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How Many of the Nation's Counties Have Fully Recovered From the Great Recession?


"...sluggish and uneven recovery..."

(Image via NACo)

President Barack Obama is being accused of taking an "economic victory lap," touting improved economic figures while the economic situation on the ground, county by county, across the U.S. remains uncertain.

According to a study released Monday by the National Association of Counties (NACo), only 65 counties across the country have fully recovered from the 2007-8 financial crash by the end of 2014 — a mere 2 percent of the nation's 3,069 total counties — and none of those recovered counties have more than 500,000 residents.

The fully recovered counties are concentrated in Texas and the Great Plains, where oil money has buoyed local economies.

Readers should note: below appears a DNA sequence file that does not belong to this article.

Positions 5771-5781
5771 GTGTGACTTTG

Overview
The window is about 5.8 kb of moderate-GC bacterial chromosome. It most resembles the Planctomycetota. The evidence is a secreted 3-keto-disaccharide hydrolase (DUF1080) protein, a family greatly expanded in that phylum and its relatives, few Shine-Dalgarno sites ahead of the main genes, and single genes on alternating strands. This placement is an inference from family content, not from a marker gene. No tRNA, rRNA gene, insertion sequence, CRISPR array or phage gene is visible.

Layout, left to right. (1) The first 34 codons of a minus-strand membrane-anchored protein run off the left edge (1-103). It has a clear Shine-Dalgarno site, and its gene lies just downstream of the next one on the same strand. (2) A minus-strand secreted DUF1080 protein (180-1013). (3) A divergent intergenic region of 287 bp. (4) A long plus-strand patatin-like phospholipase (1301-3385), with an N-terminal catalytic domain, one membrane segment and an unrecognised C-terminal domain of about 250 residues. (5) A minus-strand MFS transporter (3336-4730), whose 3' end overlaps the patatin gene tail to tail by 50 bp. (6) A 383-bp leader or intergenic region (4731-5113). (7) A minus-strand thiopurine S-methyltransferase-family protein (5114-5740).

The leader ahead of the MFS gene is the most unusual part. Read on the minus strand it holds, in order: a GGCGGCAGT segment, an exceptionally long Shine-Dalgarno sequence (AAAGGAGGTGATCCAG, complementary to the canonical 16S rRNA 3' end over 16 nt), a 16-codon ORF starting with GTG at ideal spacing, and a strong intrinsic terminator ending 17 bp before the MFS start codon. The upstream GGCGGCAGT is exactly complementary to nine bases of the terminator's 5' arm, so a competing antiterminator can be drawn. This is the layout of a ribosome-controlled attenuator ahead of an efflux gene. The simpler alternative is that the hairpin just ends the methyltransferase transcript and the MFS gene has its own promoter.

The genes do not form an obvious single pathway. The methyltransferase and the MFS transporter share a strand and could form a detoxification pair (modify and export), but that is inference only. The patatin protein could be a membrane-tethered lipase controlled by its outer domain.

(Image via NACo)

"For everyday Americans, this sluggish and uneven recovery explains why they do not feel the good national economic numbers," said NACo Research Director Emilia Istrate.

(Image via Michael Rosenquest/flickr)

In Pecos County, Texas, the unemployment rate has fully recovered from the days of the recession, while when it comes to jobs, GDP and home prices, Pecos County never even felt the recession in the first place, NACo's study showed.

Two states over in Maricopa County, Arizona, all four economic indicators remain abysmal: higher unemployment, fewer jobs, lower GDP and lower home prices.

Mixed successes dot the U.S., such as Kent County, Michigan, where jobs, GDP and unemployment have all rebounded but where home prices remain low.

Of the 65 recovered counties, 24 are in Texas, 16 are in North Dakota, nine are in Minnesota and the rest are scattered largely in the middle of the U.S.

Take a deeper look at county-by-county figures with the NACo Explorer here, or see if your county has recovered using the Wall Street Journal's tool here.

Follow Zach Noble (@thezachnoble) on Twitter

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